The plan said FDA intends to “work with federal, state and local partners to strengthen the ability of public health officials and firms to identify and investigate illnesses of Cronobacter spp. including increased genomic surveillance and supporting elevation of Cronobacter sakazakii infection among infants as a nationally notifiable disease.”

Yiannas said the state of the infant formula industry is not improved today and the public health surveillance systems for the pathogen remain “insufficient.” In addition, he said “the infant formula supply chain continues to lack serious resilience.” 

Key elements of the immediate strategy laid out by FDA include expediting the review of premarket submissions for new infant formula products; developing a forecasting model to enable FDA to prepare for and mitigate future supply chain disruptions; and continuing to enhance inspections of manufacturers. Yiannas called for the reevaluation of the thoroughness and frequency of FDA inspections at infant formula manufacturers.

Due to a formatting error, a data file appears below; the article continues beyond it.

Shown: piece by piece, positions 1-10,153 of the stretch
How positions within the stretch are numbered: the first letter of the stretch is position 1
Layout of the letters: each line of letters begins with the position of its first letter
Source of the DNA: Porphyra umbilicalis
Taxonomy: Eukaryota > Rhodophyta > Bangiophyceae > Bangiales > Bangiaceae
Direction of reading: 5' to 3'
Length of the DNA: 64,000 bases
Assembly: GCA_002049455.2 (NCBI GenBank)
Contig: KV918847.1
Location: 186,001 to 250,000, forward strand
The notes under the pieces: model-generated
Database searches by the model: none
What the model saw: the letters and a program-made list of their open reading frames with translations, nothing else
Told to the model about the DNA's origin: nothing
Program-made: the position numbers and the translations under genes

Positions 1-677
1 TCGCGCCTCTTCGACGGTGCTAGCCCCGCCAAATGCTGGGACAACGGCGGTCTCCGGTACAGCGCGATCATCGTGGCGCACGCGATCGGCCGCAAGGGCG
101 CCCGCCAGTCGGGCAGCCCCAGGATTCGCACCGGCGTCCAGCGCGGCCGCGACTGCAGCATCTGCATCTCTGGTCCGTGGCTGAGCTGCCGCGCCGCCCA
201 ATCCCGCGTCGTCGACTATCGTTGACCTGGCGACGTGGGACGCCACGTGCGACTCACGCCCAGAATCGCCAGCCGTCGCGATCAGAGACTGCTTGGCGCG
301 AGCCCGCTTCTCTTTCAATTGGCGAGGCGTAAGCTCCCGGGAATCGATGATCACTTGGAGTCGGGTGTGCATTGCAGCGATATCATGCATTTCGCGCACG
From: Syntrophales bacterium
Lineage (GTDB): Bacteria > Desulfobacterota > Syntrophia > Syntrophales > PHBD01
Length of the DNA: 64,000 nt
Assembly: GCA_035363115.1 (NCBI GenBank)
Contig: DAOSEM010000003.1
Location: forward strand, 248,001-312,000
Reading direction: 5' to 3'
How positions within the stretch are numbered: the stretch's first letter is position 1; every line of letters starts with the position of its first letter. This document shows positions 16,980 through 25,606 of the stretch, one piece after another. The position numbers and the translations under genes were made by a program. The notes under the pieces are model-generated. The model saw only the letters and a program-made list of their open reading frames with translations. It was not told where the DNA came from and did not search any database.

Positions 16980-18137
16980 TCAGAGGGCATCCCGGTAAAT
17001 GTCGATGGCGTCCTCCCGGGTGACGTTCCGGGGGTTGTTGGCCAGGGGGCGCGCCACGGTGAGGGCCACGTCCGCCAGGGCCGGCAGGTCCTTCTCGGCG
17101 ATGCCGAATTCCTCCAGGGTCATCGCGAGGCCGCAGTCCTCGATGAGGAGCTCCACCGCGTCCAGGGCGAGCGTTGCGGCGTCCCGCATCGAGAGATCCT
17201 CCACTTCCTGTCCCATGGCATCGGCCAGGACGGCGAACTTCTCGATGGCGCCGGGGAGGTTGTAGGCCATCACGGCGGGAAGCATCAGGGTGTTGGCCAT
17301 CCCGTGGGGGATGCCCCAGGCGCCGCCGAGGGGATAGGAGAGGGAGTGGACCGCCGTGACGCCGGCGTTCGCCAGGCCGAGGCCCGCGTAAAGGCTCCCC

FDA's strategy also called for the improvement of the agency’s consumer education materials and partnerships with health care providers and professionals to expand education. Yiannas’ recommendations also called for the need to “dramatically improve consumer and physical education on the appropriate use and handling of [powdered infant formula] in hospitals and homes.”

Yiannas disagreed with Peter Lurie, president and executive director of the Center for Science in the Public Interest, who also testified at the hearing. Lurie said he believed FDA’s proposed reorganization will elevate the Human Foods Program and provides a “pretty good balance” of acknowledging the way the agency is currently structured while increasing the prominence of the foods program.

Ag and food industry stakeholders have called for the establishment of a deputy commissioner of foods at FDA with direct authority to act quickly. Yiannas said FDA’s proposed reorganization doesn’t provide this new deputy commissioner with as much authority as previous deputy commissioners once had.